Imagine a perfect miniature world of greenery and flowers held captive in a clear glass container like a ship in a bottle. Peer inside, and you are transported to another climate, another place -- another, more pristine, moment in time.
That’s the enchantment cast by a well-designed terrarium. After a long spell out of favor, these self-contained indoor gardens are back in vogue.
“They’re cute and precious, like pets,” says garden author Ken Druse, who tends his own “little gardens under glass” at his Sussex County, N.J. and New York City homes. “To gaze at them is as dreamy and relaxing as watching an aquarium.”
During their height popularity in the Victorian Era, terrariums were housed in elaborate confections of leaded glass resembling small conservatories or glasshouses. They were like jewel cases, designed to protect and display choice specimens of tropical plants new to the Western World.
As Druse points out in “Planthropology” (Clarkson Potter, 2008), terrariums are decorative descendants of the entirely practical Wardian case.
During the early 19th century, plant hunters who scoured tropical South American jungles and remote Asian highlands for new species were rarely successful in bringing their rare finds back alive. After exposure to wind, salt spray and fluctuating temperatures, precious plant material often was dead on arrival.
All that changed with the invention of Dr. Nathaniel Ward, an English surgeon and amateur botanist, whose experiments in 1829 focused on enclosed mini-ecosystems. His discovery that plants could live – even thrive – in a tightly closed jar lead to the use of sealed glass containers for long-distance transport of exotic plants. These became known as Wardian cases.
Terrariums are making a comeback for thoroughly modern reasons.
“These tiny indoor gardens thrive in small apartments with imperfect light and basically take care of themselves,” Druse says. “Terrariums also solve some plant-failure problems. They are little biospheres that create their own moisture, even in dry, heated homes.”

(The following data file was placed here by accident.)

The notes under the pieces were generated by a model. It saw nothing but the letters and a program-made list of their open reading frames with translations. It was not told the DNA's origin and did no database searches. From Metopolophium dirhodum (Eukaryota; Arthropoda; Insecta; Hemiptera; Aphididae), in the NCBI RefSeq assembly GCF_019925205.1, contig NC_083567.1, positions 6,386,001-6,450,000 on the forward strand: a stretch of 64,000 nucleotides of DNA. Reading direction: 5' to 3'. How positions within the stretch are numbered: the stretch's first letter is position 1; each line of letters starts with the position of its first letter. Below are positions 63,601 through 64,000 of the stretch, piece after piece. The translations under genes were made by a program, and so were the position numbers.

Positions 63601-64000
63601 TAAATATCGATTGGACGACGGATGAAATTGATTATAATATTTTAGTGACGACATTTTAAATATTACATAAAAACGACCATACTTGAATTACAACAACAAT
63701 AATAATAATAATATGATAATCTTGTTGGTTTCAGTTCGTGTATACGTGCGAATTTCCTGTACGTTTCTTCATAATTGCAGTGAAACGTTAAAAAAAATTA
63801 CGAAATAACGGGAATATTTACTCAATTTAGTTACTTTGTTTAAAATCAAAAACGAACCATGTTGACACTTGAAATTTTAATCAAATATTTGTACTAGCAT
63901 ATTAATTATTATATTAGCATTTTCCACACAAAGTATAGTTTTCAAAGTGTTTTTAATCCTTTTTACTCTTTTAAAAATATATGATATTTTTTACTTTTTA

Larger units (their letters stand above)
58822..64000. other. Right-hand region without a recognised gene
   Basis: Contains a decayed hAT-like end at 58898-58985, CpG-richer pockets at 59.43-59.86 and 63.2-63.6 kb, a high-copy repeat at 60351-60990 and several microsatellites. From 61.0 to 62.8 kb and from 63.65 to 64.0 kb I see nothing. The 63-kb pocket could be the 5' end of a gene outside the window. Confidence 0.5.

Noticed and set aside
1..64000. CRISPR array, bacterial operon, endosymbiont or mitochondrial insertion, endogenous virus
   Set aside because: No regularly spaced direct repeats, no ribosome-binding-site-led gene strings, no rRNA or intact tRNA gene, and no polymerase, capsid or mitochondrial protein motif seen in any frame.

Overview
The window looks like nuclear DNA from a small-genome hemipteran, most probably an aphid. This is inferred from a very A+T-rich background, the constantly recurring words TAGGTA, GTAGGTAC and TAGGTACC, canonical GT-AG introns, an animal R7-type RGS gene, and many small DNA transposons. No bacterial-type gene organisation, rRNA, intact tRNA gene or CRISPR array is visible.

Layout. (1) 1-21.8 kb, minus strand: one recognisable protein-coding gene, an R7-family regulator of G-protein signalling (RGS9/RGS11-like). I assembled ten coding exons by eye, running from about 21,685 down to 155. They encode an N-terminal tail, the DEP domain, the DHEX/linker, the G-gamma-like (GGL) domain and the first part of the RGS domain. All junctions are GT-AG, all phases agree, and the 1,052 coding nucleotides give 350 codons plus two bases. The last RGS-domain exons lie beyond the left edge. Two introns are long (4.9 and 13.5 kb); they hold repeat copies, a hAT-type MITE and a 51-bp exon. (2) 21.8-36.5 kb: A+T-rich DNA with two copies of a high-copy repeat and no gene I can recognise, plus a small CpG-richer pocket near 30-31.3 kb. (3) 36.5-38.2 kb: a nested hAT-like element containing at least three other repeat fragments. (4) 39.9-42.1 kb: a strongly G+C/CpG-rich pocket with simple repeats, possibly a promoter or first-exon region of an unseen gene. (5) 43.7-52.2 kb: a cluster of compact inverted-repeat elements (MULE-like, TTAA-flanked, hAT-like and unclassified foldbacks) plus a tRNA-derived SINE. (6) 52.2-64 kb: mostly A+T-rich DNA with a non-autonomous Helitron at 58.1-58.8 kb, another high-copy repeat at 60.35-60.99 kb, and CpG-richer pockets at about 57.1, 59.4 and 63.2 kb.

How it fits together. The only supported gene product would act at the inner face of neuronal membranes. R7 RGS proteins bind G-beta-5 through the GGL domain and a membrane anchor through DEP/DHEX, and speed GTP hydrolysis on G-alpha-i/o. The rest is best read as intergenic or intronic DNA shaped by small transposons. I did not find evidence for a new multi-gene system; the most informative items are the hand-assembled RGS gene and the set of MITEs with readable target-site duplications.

Once assembled, a terrarium needs only minimal care since life-giving condensation keeps plants moist. Only moderately bright light is required -- direct sun can overheat and “steam” plants grown under glass.
In cool rooms, 50 degrees or so, sealed or “closed” terrariums can do well. In warmer homes these are prone to developing algae on their glass sides. One hedge against this is the use of containers that remain open, ideally those tapering to small hole at the top.
Bacteria and mold also thrive in a terrarium’s damp environment. That’s why you need to be scrupulous about using sterile soil mixes and avoiding natural wood, rocks and shells as props.
Suitable terrarium plants are those that will remain small – miniature ferns, dwarf African violets, begonias and ivies, mosses and small carnivorous plants are favorites. Water plants sparingly and only if the medium dries, and don’t fertilize. The idea is to slow plant growth, not boost it.
- Material: Glass containers, plants, sterile potting mix, activated charcoal, fine pea gravel
- Put a layer of fine pea gravel in the bottom of your container.
- Mix 1 part activated charcoal, available at garden centers and nurseries, with 4 parts potting mix -- an African violet formula is ideal. Charcoal purifies the damp growing medium, keeping it “sweet.”
- Carefully add the charcoal-potting mix to the container. A wooden spoon works well as a miniature trowel.
- Tuck plants into potting mix and gently tamp down.
- Water carefully, using a spray bottle and washing any soil from the sides of the container.
- Place out of direct sunlight and monitor moisture levels. If more than ½ inch of water remains in bottom of container, you’re overwatering.
Black Jungle Terrarium Supply, 370 Avenue A, Turners Falls, MA 01376. Call (800) 268-1813 or visit blackjungle.com.
T & C Terrariums, 419 Baywood Circle, Port Orange, FL 32127. Call (386) 767-3469 or go to tandcterrariums.com
Glasshouse Works, Box 97, Stewart, OH 45778. Call (800) 837-2142 or visit www.exoticplants.com/terrariumplants.html.
*A version of this story first appeared in Inside Jersey magazine